Which elements reaching further than the parliamentary or representative democracy, exist in today’s, united Germany that could be used as starting points for a stronger participation of the citizens in political decisions? Firstly, one has to name the public legislation. Since Germany is a federal state we have got the possibility that the people can give up their opinion to certain questions. People can start the so-called public initiatives by going onto the streets to collect signatures for a certain matter. If enough signatures have been gathered together, the parliament has to deal with the appropriate problem. If it rejects the initiative, signatures can be collected again. This time, however, more signatures are needed and not from the streets but from the authorities. Are there enough signatures, the parliament has to deal with the problem again. If it rejects it again, however, the people are being asked. It comes to a plebiscite. Similar procedures exist in most other countries for villages and towns as well. It is, however, always about single problems, which, according to the initiators, have been either not at all or wrongly decided by the parliament. Although from the start, it is not about citizens participating in political decisions, but at least this way the people got the possibility correcting political decisions. Within limits however. Excluded are, for instance, decisions to financial questions or with financial consequences. But which decision would not have to do with money? And a legislative for all of Germany would not be possible at all, compared to many other European states. That is why we are one of the few countries, whose constitution has been accepted not by the people but only by the parliament. In Germany there was no vote neither for the introduction of the Euro nor the expansion of the European Union towards eastern European countries.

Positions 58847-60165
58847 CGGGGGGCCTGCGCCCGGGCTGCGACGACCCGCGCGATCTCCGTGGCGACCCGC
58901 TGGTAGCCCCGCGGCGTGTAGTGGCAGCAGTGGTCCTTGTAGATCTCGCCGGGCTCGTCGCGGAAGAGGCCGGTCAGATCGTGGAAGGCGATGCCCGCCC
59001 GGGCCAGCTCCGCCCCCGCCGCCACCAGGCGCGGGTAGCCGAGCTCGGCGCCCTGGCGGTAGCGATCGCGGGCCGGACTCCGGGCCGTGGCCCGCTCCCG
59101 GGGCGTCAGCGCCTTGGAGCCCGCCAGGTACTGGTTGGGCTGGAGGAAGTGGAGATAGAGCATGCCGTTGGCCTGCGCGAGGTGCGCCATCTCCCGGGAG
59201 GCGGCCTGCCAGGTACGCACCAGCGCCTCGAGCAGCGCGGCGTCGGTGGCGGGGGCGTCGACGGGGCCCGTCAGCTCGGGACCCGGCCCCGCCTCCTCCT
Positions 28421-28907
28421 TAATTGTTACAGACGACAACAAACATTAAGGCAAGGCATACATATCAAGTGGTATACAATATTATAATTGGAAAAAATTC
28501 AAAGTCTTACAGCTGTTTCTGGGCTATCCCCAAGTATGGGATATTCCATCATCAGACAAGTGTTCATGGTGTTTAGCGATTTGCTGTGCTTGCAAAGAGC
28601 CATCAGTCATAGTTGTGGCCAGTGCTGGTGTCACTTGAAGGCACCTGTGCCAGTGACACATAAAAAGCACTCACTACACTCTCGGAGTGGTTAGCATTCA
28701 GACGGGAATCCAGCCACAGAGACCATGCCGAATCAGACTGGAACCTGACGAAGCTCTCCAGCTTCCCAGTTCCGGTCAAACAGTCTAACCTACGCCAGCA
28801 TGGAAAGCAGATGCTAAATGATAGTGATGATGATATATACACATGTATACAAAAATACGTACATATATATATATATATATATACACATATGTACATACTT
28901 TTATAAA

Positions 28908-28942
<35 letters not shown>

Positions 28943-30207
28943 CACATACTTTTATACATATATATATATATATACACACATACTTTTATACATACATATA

Now we will have a look at the participatory democracy in Germany. There is an area, in which for long we in Germany have got considerable opportunities and positive experiences. I am talking about the building planning. The statute book for the building society says clearly: “As soon as possible, the citizens need to be told about the general aims and purposes of the planning, possible differing solutions, which can be considered regarding the reorganisation or development of an area, as well as the possible consequences of the planning; they need to be given full opportunity for expressing and discussing their view… Points can be expressed within a certain period of time and have to be checked trough; and the result has to be reported.” (statute book for the building society) Hence, this is a forcing rule. Everybody has got the chance saying their opinion and the administration has to look through these opinions, prove and test them against other different opinions and interests and explain their decision in a written way. Thus, the citizen can participate and influence an important part of life. In the correct way, however, there are sometimes seen problems. For example, it is not arranged how those plans are laid out, how easy it is to reach them, where they are laid out. It can happen of course that the interested citizen sits in front of meter-long piledup files without a chance gasping the main importance and the problems of the content. That is why citizens are often very frustrated, because in comparison the opinion of a big investor or the administration counts much more than their objection. Hence, here much improvement is still needed.